I also do not understand the "working hard" point. I were merely making the point that most non-asian players cannot afford to spend all their time playing badminton.

  14. #490
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    Quote Originally Posted by soulless View Post
    Sorry, I did not catch your point? What does government funded colleges have anything to do with badminton? Governments all over the world subsidize education, not many subsidize sports the way China does. Are you talking about sports scholarships? I am sure they are not enough to allow a person to play badminton for a living and feed him/herself at the same time. In fact, my university does not provide a badminton scholarship.

    I also do not understand the "working hard" point. I were merely making the point that most non-asian players cannot afford to spend all their time playing badminton.
    He means that just because the government funds something, that doesn't mean the athletes don't have to work hard. At the end of the day, the athlete's success is determined by their own hard work.

    It is certainly true that government support can further the general success of a sport, e.g. China and sports like TT or badminton, but for any individual athlete, their success is determined by their own hard work. Government support is most important in producing a large number of good athletes rather than the success of any given athlete.

  15. #491
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    Quote Originally Posted by laonong View Post
    Goverment fund or not , the players still have to work hard. The students in Canada are all from government funded colleges. They still need to work hard to graduate.
    Canadian colleges and universities are actually not funded by government, only K-12. There are however, scholarships to subsidize the cost of education. I think what soulless is trying to say is that most players around the world except for a few in countries such as China are given the opportunity to solely focus on their badminton career without having to worry about living expenses, education costs, training costs, etc... Compared to someone in Canada where they would have to worry about all those things on top of trying to reach the same level of play the Chinese players are playing at.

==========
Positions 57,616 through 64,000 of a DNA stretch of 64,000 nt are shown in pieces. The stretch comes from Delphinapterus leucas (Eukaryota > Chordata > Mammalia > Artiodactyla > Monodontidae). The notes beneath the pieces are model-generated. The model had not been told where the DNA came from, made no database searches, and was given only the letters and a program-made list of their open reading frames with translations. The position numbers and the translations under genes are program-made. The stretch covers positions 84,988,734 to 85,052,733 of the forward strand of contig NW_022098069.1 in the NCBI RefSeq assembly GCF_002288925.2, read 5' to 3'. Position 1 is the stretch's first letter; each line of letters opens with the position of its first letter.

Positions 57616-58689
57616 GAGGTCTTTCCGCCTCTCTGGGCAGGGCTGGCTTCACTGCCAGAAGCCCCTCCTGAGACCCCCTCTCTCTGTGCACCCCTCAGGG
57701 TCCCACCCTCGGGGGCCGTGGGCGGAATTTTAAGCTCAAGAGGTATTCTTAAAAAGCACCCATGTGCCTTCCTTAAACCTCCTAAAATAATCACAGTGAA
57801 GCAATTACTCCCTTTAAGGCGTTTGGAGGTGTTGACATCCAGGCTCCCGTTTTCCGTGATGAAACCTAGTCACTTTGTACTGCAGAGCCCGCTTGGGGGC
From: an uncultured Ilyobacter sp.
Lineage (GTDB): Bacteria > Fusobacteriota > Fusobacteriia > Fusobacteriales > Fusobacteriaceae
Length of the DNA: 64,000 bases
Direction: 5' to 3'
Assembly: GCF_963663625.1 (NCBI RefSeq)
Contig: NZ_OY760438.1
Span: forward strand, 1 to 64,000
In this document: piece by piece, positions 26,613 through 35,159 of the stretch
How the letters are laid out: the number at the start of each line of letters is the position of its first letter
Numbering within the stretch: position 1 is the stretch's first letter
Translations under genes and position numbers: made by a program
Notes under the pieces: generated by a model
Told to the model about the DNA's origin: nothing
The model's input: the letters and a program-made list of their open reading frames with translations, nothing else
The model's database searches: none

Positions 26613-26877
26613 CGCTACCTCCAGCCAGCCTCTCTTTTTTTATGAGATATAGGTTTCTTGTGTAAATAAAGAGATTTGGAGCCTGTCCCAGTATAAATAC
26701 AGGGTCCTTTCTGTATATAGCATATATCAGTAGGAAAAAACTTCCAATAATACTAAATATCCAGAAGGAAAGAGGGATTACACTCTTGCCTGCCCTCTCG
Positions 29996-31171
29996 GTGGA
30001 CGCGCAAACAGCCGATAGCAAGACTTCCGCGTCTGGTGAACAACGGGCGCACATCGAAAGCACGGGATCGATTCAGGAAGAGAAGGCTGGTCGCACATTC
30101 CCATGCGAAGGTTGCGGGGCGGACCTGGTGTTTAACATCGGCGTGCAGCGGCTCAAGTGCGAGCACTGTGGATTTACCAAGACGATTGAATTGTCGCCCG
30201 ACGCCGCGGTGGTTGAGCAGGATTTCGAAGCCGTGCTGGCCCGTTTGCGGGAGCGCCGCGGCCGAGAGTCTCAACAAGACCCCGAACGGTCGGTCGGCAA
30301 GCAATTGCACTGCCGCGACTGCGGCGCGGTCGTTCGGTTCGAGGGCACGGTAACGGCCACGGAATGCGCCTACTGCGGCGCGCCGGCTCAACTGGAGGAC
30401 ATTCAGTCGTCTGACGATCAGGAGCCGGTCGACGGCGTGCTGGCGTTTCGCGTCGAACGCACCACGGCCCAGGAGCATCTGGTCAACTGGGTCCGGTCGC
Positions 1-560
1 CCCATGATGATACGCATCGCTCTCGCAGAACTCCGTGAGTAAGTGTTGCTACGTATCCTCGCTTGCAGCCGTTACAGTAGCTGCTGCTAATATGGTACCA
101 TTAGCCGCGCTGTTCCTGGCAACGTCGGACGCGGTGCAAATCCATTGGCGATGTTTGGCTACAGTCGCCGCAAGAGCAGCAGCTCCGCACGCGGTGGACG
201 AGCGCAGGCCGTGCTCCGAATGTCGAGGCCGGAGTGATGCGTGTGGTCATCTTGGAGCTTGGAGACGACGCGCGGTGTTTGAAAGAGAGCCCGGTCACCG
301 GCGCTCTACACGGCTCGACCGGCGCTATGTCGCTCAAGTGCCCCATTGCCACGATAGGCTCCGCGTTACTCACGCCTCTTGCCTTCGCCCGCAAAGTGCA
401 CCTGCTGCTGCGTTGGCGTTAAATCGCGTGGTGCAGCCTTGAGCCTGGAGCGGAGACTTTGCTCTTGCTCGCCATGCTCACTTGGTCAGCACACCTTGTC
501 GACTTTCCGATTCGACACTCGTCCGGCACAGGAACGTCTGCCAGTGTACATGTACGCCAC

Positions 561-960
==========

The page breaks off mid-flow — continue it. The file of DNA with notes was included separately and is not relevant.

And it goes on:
16. #492
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    Quote Originally Posted by Woffle View Post
    He means that just because the government funds something, that doesn't mean the athletes don't have to work hard. At the end of the day, the athlete's success is determined by their own hard work.

    It is certainly true that government support can further the general success of a sport, e.g. China and sports like TT or badminton, but for any individual athlete, their success is determined by their own hard work. Government support is most important in producing a large number of good athletes rather than the success of any given athlete.
    It is true that hardwork and individual motivation is a necessary condition for a successful athlete but time is a limited resource and you cannot manufacture time no matter how hard you are willing to work. Chinese badminton players just have more time to practice, that is a fact.

    I will always cheer for the Norwegian hockey players, Jamaican bobsledders, etc. I admire those who are willing to sacrifice other parts of their lives to pursue a sport knowing that they cannot be as successful as the top / well-funded athletes, but doing it for the love of the sport. I think government money should be better spent on providing better health care and education so that the poor can save more of their earnings and decide whether to pursue a sport as a passion, rather than as a way out of poverty by becoming a state-sponsored athlete.

  17. #493
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    It's top level sport and we want to see good games and for example not something like AUS vs Indonesia on the TV court and have the game finished in 15 minutes.